Now listen, I’m actually not going to do this. Like I said, I have roughly eleventy-billion ideas already—I don’t really need to crib from someone else. But my aside had the desired effect. The dude is now writing, as opposed to researching and playing a bunch of “what-if” games. And I wish him well, he has some dynamite scenes out there in his head, I hope he can distill them down to a linear format that eventually finds its way to one kick-ass post-apocalypse book.
Don’t do this, people. Don’t sit around thinking about something and never making it happen—this obviously has a larger context in life than writing a damn novel. Know a hot girl/guy you want to ask out? Plan the approach, then execute. Have a few grand in a bank account but are waiting for just the right moment to enter the equities market? Listen, Brexit was your cue, so if you missed it, get in now anyway. Saw a job opening but your resume isn’t fresh enough to make an impression? Get that stuff squared away RIGHT NOW, and that means stop reading this page.
Because really…research, plotting, contemplating? None of that is writing, and writing is where the money is.
Oh my God, this book sucks—I can’t release this!
Ah, the bane of every writer. At least, every writer who has managed to progress past #4.
So you’ve written 30,000 40,000 100,000 130,000 words over many months and many revisions. It’s been read, reread, proofed, edited, and proofed again. The prose is tight, the story is dynamite, and the characters and their motivations are solid. But you’re ridden by fear. What if it tanks? What if no one likes it? What if I get bad reviews? What if it charts at #4,389,000 like that shitty zombie novel Dead in the City of Angels by Stephen Knight and Jarret Liotta?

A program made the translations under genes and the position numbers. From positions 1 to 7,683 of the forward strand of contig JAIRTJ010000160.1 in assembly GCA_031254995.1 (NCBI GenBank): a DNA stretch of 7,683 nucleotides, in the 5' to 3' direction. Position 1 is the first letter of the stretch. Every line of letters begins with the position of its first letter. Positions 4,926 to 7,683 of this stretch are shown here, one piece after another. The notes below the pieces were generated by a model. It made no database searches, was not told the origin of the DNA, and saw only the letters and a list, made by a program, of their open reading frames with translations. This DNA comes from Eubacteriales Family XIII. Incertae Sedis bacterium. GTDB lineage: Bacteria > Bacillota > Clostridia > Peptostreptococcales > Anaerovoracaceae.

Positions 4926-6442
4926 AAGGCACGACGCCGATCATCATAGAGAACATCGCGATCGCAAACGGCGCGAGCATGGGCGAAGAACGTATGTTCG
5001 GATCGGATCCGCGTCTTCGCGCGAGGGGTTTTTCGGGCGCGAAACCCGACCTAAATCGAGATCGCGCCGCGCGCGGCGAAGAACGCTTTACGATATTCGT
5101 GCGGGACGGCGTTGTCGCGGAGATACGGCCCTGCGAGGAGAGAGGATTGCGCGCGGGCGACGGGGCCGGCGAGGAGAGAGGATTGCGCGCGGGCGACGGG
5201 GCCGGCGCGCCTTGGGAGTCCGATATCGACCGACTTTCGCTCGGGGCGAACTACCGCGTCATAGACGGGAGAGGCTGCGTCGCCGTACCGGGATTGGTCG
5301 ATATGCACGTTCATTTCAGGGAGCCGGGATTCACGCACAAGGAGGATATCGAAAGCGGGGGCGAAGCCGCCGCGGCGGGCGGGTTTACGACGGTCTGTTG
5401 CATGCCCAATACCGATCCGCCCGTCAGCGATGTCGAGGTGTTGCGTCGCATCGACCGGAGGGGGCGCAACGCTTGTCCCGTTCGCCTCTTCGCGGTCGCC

There’s a line in a famous novel that I like to quote in circumstances like this:
“I must not fear. Fear is the mind-killer. Fear is the little-death that brings total obliteration. I will face my fear. I will permit it to pass over me and through me. And when it has gone past I will turn the inner eye to see its path. Where the fear has gone there will be nothing. Only I will remain.”
Written by Frank Herbert in his science fiction masterpiece, Dune.
Alternately, I could offer up this sage advice from Scott Wolf, who in Army Special Forces was given one of Herbert’s honorifics from the same novel—Muad’Dib:
“Stop being a fucking pussy.”
It should be noted for those unaware, that Muad’Dib was described by Herbert thusly:
“Muad’Dib is wise in the ways of the desert. Muad’Dib creates his own water. Muad’Dib hides from the sun and travels in the cool night. Muad’Dib is fruitful and multiplies over the land. Muad’Dib we call ‘instructor-of-boys.’ That is a powerful base on which to build your life, Paul Muad’Dib, who is Usul among us.”
(The above should be read in the terse, husky voice of Stilgar.)